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ATO raises $40m from crackdown on sales suppression tools


Retail and hospitality businesses using the technology should give themselves up or face the consequences, it says.

By Philip King 10 minute read

The ATO is warning retail and hospitality businesses using electronic sales suppression tools (ESST) to give themselves up or face the consequences after raising $40 million in liabilities from previous raids.

In its role as leader of the Serious Financial Crime Taskforce (SFCT), the ATO said action had already been taken against 35 businesses as part of a coordinated global crackdown called Operation Flutter.

“The raids in Australia resulted in a significant cache of information gathered by ATO investigators to support ongoing investigations into this deliberate tax fraud,” an ATO spokesperson said.

“As a result of this specific action, we have issued more than $40 million in liabilities, to date.”

The ATO warned offenders to come forward and make a voluntary disclosure or confront the full force of the law.

“We receive a significant number of tip-offs from the community every year about businesses suspected of using ESSTs to evade meeting their tax obligations,” it said.

“We continue to warn businesses that this type of behaviour is illegal and not to become involved. There are tough penalties for those found using, producing or supplying an ESST or incorrectly keeping records using sales suppression technology.”

ESST manipulates sales transactions so a business can under-report its income and pay less tax. The technology has been illegal since 2018.

The ATO said retail businesses were connecting ESST to point-of-sale systems to delete, resequence, or misrepresent transactions; reduce sales values; and produce fake tax records. ESST could be cloud-based software that is linked to domestic and offshore payment platforms.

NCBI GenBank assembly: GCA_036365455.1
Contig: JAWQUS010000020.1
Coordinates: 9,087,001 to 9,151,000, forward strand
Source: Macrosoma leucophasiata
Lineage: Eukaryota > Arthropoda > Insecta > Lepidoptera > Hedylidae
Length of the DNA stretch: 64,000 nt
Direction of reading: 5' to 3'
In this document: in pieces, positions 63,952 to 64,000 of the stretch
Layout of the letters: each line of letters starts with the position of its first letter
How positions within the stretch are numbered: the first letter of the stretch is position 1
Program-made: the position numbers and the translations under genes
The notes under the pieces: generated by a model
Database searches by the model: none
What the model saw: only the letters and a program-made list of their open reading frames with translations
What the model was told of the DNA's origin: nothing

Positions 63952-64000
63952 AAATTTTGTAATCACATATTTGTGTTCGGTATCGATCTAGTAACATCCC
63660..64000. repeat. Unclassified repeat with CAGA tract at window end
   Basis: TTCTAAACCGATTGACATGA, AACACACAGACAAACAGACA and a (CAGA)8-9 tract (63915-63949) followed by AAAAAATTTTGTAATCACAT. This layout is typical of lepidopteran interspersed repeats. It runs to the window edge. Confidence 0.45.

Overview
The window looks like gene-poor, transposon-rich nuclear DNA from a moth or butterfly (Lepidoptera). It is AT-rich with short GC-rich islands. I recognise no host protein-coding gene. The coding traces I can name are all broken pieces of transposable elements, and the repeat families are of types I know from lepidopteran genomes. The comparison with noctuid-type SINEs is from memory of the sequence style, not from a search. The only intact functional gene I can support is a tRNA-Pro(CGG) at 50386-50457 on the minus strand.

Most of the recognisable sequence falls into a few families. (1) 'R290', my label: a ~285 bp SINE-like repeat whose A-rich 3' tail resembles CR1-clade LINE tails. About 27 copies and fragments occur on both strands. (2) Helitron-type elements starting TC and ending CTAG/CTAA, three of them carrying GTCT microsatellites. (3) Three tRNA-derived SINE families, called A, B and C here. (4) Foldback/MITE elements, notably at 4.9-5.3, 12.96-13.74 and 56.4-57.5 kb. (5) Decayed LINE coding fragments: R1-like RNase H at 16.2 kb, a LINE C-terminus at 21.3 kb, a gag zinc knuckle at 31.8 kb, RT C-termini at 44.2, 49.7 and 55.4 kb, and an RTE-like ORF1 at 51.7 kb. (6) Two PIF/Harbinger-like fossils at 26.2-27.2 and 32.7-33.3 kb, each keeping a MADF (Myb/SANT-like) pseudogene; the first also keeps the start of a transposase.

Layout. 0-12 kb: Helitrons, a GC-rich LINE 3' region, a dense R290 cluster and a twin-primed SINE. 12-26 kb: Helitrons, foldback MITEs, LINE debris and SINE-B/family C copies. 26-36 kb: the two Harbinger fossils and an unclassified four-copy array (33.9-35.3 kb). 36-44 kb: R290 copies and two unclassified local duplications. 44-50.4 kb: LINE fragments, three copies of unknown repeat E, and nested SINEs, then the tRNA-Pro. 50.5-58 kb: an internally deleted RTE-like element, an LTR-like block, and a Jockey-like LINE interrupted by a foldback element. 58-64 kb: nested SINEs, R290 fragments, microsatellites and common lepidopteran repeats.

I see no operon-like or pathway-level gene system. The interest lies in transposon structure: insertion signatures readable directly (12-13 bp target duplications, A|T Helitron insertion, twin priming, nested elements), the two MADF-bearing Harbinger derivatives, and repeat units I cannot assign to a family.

The SFCT was tracking down businesses using ESST through lifestyle data, bank information, small-business benchmarks, and tip-offs.

“We understand there are sophisticated networks of operators actively developing and marketing these tools to small-business owners,” the SFCT said. “They often package them as an ‘all-in-one complete business solution’ with low commissions, website presence and an online ordering tool.

“If you are a business using ESSTs, we strongly encourage you to come forward and make a voluntarily disclosure rather than wait for us to contact you. We may be able to reduce your penalties.”

ATO Deputy Commissioner John Ford gave an example of how an ESST might be used.

“So what might happen is that the customer orders a $60 steak and a $100 bottle of wine and the ESS tool then puts it through the point-of-sale system as a $10 bowl of chips and a $4 bottle of soft drink,” Mr Ford said.

“Adding ESST to your point-of-sale system is a deliberate and underhanded act designed purely to under-report income and avoid tax obligations. It’s illegal and it will not be tolerated.”

Despite the significant cache of information already gathered and the $40 million in liabilities raised, the ATO said investigations were ongoing and no charges had yet been laid.

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Philip King

Philip King


Philip King is editor of Accountants Daily and SMSF Adviser, the leading sources of news, insight, and educational content for professionals in the accounting and SMSF sectors.

Philip joined the titles in March 2022 and brings extensive experience from a variety of roles at The Australian national broadsheet daily, most recently as motoring editor. His background also takes in spells on diverse consumer and trade magazines.

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